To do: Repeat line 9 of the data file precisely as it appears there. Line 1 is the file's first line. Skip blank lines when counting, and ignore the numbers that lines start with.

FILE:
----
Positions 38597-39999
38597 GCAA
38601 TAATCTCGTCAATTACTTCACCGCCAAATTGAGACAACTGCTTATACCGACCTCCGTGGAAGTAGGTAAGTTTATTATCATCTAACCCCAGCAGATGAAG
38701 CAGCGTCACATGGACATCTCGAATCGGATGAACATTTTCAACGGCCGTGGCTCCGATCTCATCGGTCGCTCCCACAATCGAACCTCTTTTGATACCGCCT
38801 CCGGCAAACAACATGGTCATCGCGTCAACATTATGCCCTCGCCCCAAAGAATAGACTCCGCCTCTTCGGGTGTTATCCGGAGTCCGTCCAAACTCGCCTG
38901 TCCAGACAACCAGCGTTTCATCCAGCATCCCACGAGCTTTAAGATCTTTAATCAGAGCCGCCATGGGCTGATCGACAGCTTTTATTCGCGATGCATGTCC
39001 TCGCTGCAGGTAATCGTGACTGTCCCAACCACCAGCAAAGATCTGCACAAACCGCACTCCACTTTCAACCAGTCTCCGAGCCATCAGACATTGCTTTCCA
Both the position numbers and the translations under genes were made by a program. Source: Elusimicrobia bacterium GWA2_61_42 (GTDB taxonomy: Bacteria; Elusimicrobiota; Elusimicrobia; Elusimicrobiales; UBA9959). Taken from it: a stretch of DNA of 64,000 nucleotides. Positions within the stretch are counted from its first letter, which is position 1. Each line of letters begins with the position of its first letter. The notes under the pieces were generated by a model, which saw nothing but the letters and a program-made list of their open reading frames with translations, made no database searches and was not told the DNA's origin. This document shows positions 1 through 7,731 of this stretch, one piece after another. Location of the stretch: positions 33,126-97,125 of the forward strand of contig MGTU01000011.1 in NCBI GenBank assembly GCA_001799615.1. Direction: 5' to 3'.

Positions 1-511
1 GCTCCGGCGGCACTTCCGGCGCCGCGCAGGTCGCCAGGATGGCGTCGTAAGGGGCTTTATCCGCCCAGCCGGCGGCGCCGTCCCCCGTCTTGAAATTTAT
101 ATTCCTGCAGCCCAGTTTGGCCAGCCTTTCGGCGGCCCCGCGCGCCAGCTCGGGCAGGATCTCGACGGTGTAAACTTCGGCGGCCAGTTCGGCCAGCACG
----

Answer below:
Positions 1-511